EDITOR’S NOTE: Updated with details about temperature sensor.
United Launch Alliance called off a launch attempt Monday after hitting a snag during preparations to fill an Atlas 5 rocket with cryogenic propellants at Cape Canaveral, delaying the liftoff of a new U.S. Space Force infrared surveillance satellite until no earlier than Tuesday.
ULA had a 40-minute window beginning at 1:35 p.m. EDT (1735 GMT) Monday to get the mission off the ground. The Atlas 5 launch team pushed back the target launch time by seven minutes earlier in the countdown, a brief delay designed to ensure the rocket would not get fly close to an object already in orbit.
Then preparations to fill the Atlas 5 with cryogenic liquid oxygen, used as an oxidizer on the rocket’s engines, encountered trouble during the pre-loading chilldown procedure, which is design to thermally condition supply lines with small amounts of the super-cold fluid.
The Atlas first stage and Centaur upper stage both consume liquid oxygen — in combination with kerosene and liquid hydrogen fuels, respectively — and ULA reported the issue during Monday’s countdown was with the liquid oxygen supply to the Centaur upper stage.
The launch team dispatched a crew back to the Atlas 5 pad to troubleshoot some valves associated with the liquid oxygen ground systems, but ULA could not resolve the issue in time to resume the countdown and launch before the end of Monday’s 40-minute window.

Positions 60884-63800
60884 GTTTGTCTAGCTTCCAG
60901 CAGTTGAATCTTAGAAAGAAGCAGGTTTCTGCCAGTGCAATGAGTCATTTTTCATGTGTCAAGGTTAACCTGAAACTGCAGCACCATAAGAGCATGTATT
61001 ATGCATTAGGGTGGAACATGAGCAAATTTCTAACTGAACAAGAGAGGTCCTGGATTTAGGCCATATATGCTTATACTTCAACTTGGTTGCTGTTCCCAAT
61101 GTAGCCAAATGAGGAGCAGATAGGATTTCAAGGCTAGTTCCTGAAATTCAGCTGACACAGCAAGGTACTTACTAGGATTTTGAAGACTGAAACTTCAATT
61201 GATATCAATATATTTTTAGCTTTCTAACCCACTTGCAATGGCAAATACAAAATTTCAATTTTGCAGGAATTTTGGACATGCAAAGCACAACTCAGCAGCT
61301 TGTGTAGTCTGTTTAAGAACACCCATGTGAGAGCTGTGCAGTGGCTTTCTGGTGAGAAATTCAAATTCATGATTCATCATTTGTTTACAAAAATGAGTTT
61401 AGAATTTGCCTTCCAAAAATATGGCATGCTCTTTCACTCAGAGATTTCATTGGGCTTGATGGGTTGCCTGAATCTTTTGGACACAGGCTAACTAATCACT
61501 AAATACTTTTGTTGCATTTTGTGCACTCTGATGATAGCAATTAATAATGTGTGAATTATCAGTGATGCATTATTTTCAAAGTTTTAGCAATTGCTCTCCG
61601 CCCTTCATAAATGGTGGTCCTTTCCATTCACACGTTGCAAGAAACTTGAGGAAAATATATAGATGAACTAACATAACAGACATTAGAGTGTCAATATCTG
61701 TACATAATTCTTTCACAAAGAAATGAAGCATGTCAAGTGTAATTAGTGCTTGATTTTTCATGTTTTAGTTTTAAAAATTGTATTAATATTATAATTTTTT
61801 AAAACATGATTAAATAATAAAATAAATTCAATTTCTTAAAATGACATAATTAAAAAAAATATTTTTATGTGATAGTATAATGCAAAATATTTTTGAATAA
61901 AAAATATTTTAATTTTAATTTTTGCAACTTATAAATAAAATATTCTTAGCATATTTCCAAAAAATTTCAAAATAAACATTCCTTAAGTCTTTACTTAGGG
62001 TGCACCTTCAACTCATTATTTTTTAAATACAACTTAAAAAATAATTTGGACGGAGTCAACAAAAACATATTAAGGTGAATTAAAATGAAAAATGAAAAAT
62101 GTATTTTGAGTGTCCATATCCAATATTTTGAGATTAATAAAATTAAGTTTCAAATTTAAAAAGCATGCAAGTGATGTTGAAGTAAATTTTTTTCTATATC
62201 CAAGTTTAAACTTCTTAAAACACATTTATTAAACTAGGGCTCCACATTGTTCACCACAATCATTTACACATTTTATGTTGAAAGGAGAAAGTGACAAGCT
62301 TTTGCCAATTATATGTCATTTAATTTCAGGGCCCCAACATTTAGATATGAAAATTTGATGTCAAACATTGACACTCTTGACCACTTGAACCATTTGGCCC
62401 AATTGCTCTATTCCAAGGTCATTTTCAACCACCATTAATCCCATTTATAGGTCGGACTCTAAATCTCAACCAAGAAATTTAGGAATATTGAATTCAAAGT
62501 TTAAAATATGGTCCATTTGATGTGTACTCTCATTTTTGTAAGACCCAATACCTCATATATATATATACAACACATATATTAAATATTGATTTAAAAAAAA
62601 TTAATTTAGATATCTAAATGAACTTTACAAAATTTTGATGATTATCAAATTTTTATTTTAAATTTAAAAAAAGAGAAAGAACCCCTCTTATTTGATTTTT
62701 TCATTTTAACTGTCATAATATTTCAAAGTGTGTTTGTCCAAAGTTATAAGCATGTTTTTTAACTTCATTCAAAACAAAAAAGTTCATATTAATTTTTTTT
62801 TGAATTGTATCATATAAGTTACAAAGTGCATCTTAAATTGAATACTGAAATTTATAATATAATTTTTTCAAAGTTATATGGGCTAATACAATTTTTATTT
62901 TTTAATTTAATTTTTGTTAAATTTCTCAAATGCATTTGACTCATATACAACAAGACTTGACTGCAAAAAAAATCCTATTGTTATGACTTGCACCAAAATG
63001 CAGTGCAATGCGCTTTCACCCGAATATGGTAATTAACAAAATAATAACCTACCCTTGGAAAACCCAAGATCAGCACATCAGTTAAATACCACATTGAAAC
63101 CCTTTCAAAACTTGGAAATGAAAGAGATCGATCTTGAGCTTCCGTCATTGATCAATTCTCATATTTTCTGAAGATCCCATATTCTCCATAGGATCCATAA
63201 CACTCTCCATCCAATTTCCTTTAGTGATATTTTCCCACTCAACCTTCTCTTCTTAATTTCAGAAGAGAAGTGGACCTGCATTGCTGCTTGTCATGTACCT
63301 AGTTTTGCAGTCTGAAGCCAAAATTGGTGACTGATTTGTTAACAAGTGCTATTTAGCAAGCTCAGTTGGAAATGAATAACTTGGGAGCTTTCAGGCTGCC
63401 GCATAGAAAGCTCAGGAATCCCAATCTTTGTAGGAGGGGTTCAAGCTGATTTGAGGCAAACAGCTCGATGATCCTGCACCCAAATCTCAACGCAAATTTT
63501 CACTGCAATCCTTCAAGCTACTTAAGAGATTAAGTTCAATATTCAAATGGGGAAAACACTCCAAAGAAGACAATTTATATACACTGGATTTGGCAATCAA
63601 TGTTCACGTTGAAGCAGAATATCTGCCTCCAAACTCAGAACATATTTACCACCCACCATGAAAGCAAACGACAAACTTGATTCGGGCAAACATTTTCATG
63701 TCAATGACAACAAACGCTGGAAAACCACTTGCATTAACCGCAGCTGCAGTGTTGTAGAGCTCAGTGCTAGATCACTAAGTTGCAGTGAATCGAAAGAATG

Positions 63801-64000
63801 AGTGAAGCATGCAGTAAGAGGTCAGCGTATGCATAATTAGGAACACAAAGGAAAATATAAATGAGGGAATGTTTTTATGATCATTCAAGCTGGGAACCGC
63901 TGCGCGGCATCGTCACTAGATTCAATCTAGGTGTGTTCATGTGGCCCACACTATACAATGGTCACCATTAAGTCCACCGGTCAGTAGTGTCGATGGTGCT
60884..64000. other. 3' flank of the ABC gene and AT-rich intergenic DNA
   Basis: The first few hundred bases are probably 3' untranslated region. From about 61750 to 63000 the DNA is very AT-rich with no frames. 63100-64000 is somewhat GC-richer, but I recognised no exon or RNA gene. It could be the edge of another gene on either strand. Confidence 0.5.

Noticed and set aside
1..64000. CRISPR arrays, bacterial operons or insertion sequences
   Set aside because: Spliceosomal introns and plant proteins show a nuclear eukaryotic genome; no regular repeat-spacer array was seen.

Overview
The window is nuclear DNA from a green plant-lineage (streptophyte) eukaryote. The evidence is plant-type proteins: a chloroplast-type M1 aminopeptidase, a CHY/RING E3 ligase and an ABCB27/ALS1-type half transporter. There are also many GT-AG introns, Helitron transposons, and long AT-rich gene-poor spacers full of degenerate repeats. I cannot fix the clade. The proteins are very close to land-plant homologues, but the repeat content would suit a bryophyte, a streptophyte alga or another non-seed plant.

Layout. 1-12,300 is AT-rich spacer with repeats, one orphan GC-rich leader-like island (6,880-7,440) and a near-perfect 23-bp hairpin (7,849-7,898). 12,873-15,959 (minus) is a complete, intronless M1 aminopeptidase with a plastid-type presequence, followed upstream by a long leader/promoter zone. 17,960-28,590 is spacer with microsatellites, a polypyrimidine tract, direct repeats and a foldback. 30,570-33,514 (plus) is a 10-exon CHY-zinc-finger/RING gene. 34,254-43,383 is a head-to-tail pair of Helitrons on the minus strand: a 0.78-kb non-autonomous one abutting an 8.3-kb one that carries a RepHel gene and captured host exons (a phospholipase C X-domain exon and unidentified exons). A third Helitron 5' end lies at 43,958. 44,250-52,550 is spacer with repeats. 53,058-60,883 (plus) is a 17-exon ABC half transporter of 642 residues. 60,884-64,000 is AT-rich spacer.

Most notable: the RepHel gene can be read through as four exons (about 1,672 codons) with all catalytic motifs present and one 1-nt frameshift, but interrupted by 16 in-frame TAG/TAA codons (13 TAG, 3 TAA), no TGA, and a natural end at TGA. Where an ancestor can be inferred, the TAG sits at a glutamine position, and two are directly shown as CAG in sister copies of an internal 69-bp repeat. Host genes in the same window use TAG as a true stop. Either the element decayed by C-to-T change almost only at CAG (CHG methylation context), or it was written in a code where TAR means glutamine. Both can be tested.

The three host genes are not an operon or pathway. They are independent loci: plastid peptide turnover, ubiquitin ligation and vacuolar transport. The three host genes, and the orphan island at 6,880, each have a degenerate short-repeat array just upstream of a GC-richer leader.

Tory Bruno, ULA’s CEO, said late Monday that the launch team could not confirm the progress of the chilldown process due to a “faulty temperature” sensor in the liquid oxygen ground system.
“Bad sensor prevented us from confirming the chill,” Bruno tweeted. “Was actually fine. Ran out of time before we sufficiently understood it.”
ULA plans to try again to launch the billion-dollar mission Tuesday during a 40-minute window opening at 1:31 p.m. EDT (1731 GMT).
There is an 80% chance of favorable weather for launch during Tuesday’s window, according to the U.S. Space Force weather team at Cape Canaveral. The primary weather concern is a slight chance of cumulus clouds violating safety criteria for launch.
The payload enshrouded on top of the 194-foot-tall (59-meter) Atlas 5 rocket is the Space Force’s fifth Space Based Infrared System, or SBIRS, satellite.
After deployment from the Atlas 5 rocket’s Centaur upper stage in an elongated transfer orbit, the SBIRS GEO 5 satellite will use its own propulsion system to reach a circular geosynchronous orbit more than 22,000 miles (nearly 36,000 kilometers) over the equator.
The SBIRS GEO 5 spacecraft, built by Lockheed Martin, weighs about 10,700 pounds (4,850 kilograms) fully fueled for launch, a company officials said. It carries sophisticated infrared scanning and staring sensors to detect hot exhaust plumes from missile launches, allowing the military to track missiles that might threaten U.S. and allied forces.
The SBIRS satellite fleet provides global early warning coverage. Four previous SBIRS satellites have launched since 2011 to operate in equatorial geosynchronous orbits, and four SBIRS instruments have launched into high-altitude elliptical orbits to detect missile launches in polar regions.
Each SBIRS satellite costs about $1 billion, according to the Space Force.
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